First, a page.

Weight change in the acute treatment of bipolar I disorder: A naturalistic observational study of psychiatric inpatients
ABSTRACT Bipolar patients have increased prevalence rates of overweight and obesity compared with the general population. Recent increases in the use of atypical antipsychotics and combination therapies have led to growing concern about obesity and metabolic disturbances. We therefore evaluated weight change and its correlates during the treatment of acute mania in a closed-ward hospital setting.
We evaluated weight change over 4 weeks in 179 consecutive patients with bipolar I disorder presenting with acute manic symptoms.
Overall weight change was +2.7+/-3.0 kg (+4.6+/-5.2%). Whereas 24.6% of patients were obese at baseline, 36.3% were obese after 4 weeks. Duration of illness was correlated with weight change, but its effect was not robust. Baseline weight/BMI, sex, age of onset, and history of previous medication were not significantly correlated with weight changes. Patients prescribed olanzapine plus valproate showed the largest increase in weight (3.8+/-2.9 kg). Overall, patients on any kind of atypical antipsychotics showed greater weight gain than those on typical antipsychotics or without antipsychotics. Combination treatment with antipsychotics and mood stabilizer resulted in greater weight gain than monotherapy with an antipsychotic or mood stabilizer.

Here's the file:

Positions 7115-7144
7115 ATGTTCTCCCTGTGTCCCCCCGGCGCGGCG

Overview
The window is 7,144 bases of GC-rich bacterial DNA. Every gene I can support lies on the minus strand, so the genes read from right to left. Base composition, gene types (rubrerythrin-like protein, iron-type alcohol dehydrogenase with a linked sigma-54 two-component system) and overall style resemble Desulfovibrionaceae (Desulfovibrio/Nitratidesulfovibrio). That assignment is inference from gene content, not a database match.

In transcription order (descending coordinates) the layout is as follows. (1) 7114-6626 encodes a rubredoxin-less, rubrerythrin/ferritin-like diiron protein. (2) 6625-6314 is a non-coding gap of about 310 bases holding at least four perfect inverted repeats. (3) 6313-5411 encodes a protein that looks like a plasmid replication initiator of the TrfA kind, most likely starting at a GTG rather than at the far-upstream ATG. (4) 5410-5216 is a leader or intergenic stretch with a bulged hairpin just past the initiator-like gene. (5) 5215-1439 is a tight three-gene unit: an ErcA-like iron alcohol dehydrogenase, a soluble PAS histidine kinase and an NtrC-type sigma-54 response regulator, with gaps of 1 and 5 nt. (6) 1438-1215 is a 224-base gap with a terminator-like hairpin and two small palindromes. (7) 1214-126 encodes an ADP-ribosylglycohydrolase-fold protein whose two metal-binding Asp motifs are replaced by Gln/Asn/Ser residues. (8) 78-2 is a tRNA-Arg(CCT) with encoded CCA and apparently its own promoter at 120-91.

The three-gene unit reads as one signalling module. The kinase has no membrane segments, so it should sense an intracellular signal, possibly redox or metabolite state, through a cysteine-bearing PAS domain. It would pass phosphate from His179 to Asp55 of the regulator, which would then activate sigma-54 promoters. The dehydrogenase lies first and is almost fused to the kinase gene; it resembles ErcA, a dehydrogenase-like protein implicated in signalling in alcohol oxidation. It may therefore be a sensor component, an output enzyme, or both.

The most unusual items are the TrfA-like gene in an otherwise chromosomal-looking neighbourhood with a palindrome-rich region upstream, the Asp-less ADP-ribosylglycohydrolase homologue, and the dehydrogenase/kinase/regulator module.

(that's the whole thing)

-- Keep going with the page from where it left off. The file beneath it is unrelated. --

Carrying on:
The short-term assessment (4 weeks) of weight change and the lack of variables previously reported to be related to weight gain, such as number of depressive episodes, warrant caution in the interpretation of our results.
Even during short period of acute treatment, bipolar patients showed significant weight gain and became obese in a closed-ward setting. Clinicians prescribing combination therapies should pay more attention to weight gain and obesity.